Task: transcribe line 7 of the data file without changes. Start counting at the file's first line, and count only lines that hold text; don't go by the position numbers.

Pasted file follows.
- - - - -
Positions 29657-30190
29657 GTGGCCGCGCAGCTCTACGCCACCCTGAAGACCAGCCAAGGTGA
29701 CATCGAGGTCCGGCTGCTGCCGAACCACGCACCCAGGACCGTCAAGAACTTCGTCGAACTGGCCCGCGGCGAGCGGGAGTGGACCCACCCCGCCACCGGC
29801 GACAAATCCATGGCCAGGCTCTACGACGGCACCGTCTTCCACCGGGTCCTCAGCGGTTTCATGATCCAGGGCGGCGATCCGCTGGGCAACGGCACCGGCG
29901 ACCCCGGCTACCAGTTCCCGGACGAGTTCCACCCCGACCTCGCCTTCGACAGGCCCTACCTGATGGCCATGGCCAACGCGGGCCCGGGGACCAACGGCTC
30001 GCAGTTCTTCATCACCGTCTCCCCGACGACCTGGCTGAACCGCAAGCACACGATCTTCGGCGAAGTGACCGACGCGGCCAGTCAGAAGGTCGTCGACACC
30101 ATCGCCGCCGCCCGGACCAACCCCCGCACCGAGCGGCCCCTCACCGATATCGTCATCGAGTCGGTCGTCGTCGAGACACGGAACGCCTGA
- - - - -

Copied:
30101 ATCGCCGCCGCCCGGACCAACCCCCGCACCGAGCGGCCCCTCACCGATATCGTCATCGAGTCGGTCGTCGTCGAGACACGGAACGCCTGA